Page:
Female athletes tend to be less reliant on glycogen (stored carbohydrate) during exercise and use more of their fat stores to fuel their exercise than men. This is thought to be due to differences in sex hormones. The effect of carbohydrate loading also does not seem to be as beneficial in females compared to men, although it has been shown that females may benefit from an intake of >8g of carbohydrate/kg bodyweight/day before race day[1]. Nevertheless, this should be tested at an individual level since some athletes may prefer and do better on a higher fat intake to fuel their performance.

An adequate fat intake is also essential for health to provide fat-soluble vitamins and ensure sex hormone production to support menstrual function. The recommendations are that female endurance athletes obtain at least 30% of their energy through good-quality fat sources such as oily fish, nuts and avocados to ensure the restoration of their intramuscular triglyceride stores, a major fuel source during endurance exercise[3]. For strength-trained athletes, higher fat diets may be advantageous since these athletes rely less on glycogen stores to fuel their exercise and seem to be less responsive to glycogen resynthesis after the intake of carbohydrates during recovery[4].

It is thought that female athletes do not need as much protein as their male counterparts, yet a study measuring nitrogen turnover in endurance-trained female athletes estimated their protein requirement to maintain nitrogen balance (indicator of the body’s protein balance) to be 1.63g/kg/day, which is within the range recommended for male athletes doing the same volume of training5. Therefore, current recommendations for protein intake are within 1.2-1.8 g/kg/day for female athletes[1]. Strength-trained athletes should aim to consume towards the higher end to stimulate muscle protein synthesis for optimal recovery and the growth of fat-free mass.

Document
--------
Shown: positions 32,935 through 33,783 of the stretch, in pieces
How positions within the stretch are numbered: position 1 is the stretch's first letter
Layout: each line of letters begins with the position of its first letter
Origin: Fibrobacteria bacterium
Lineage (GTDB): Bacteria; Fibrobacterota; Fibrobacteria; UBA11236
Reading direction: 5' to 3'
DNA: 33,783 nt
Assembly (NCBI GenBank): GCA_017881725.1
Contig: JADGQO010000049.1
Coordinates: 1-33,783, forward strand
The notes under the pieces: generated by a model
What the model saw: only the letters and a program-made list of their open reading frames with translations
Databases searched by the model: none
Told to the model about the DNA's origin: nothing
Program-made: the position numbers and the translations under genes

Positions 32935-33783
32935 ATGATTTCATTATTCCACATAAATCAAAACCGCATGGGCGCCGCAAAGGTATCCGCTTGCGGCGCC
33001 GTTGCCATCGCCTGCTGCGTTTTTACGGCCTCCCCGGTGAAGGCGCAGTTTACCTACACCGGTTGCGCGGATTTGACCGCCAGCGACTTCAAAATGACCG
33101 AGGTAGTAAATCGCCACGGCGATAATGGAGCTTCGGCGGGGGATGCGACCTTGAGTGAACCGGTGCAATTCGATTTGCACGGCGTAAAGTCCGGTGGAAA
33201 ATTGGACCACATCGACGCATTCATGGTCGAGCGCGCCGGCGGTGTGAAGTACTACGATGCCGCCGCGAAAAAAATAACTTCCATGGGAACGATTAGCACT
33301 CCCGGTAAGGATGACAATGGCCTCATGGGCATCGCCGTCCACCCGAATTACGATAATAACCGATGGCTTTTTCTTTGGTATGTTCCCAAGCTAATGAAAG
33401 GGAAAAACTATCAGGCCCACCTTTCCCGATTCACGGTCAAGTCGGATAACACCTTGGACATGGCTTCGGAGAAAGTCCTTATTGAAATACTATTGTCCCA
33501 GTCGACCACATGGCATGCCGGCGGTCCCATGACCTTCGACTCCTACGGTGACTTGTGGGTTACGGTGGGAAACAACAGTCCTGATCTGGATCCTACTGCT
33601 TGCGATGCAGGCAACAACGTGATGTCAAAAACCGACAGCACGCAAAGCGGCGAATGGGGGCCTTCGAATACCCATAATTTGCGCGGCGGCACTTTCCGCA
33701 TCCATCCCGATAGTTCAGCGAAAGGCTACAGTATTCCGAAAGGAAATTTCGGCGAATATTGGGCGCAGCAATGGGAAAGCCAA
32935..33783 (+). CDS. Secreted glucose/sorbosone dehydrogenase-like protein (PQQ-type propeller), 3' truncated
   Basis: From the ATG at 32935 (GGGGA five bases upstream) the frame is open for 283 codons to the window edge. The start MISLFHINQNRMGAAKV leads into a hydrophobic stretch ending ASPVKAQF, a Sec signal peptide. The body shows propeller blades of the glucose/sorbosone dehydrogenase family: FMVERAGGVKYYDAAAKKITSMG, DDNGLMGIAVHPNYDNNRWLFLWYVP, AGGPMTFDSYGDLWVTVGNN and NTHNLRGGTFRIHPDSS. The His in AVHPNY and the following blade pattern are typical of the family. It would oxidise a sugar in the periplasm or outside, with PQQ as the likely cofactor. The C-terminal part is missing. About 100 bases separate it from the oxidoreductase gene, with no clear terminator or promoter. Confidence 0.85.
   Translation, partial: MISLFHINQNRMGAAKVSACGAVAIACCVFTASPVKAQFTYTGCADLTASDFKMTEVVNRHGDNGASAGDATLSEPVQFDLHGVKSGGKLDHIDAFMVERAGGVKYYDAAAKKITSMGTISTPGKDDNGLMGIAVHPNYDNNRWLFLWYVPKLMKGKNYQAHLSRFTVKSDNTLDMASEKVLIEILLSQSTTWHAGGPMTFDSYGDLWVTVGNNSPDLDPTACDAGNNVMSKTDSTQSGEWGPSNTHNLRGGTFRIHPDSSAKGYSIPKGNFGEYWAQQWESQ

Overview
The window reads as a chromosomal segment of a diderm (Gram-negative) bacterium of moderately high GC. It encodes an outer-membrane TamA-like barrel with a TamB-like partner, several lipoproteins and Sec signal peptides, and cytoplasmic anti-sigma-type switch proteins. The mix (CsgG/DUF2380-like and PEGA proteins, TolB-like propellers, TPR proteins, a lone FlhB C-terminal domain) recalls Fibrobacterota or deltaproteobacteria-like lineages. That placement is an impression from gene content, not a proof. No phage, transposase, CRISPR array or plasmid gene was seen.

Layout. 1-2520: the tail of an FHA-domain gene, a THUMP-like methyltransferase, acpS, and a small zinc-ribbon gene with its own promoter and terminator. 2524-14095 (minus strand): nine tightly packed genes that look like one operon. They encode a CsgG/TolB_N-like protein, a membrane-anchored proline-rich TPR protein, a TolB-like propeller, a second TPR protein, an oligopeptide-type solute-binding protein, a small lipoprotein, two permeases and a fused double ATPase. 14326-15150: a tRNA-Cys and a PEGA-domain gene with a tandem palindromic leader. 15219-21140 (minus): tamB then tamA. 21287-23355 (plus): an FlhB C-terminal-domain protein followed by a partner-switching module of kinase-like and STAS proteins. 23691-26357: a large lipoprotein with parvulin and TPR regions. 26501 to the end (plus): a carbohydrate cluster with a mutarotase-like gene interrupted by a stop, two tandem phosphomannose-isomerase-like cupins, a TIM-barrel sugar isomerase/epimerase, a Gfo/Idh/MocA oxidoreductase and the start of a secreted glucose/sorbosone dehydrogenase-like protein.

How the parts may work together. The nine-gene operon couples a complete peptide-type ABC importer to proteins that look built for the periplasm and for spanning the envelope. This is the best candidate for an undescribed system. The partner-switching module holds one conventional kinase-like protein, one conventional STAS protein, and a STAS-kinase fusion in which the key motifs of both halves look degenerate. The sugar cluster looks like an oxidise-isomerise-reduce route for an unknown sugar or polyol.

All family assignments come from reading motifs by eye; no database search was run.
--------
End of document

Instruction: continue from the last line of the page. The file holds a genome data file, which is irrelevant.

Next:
In the next issue of SSC, I will be focusing on two areas that are often overlooked: the female athlete’s micronutrient needs and intake, and hydration. One thing is certain if a female athlete is not meeting her energy needs, she is most likely not going to be meeting her micronutrient needs… so the first aim should be to ensure that caloric intake is adequate for her training demands. Most of the time, this is sufficient to see an improvement on the playing field but, more importantly, in her health and well-being.

  1. Deldicque, L. & Francaux, M. (2015). Recommendations for healthy nutrition in female endurance runners: an update. Front. Nutr. 2:17.

  2. De Souza, MJ., Nattiv A., Joy, E., et al. (2014). Female athlete triad coalition consensus statement on treatment and return to play of the female athlete triad: 1st International Conference held in San Francisco, California, May 2012 and 2nd International Conference held in Indianapolis, Indiana, May 2013. Br J Sports Med, 48:289.

  3. Manore MM. Exercise and the Institute of Medicine recommendations for nutrition. Curr Sports Med Rep. 2005 Aug. 4(4):193-8.

  4. Volek JS, Forsythe CE, Kraemer WJ. Nutritional aspects of women strength athletes. Br J Sports Med. 2006 Sep. 40(9):742-8.

  5. Houltham, S.D. & Rowlands, D.S. A snapshot of nitrogen balance in endurance-trained women (2014). Appl Physiol Nutr Metab, 39:219-25.

#Nutrition #Women #Female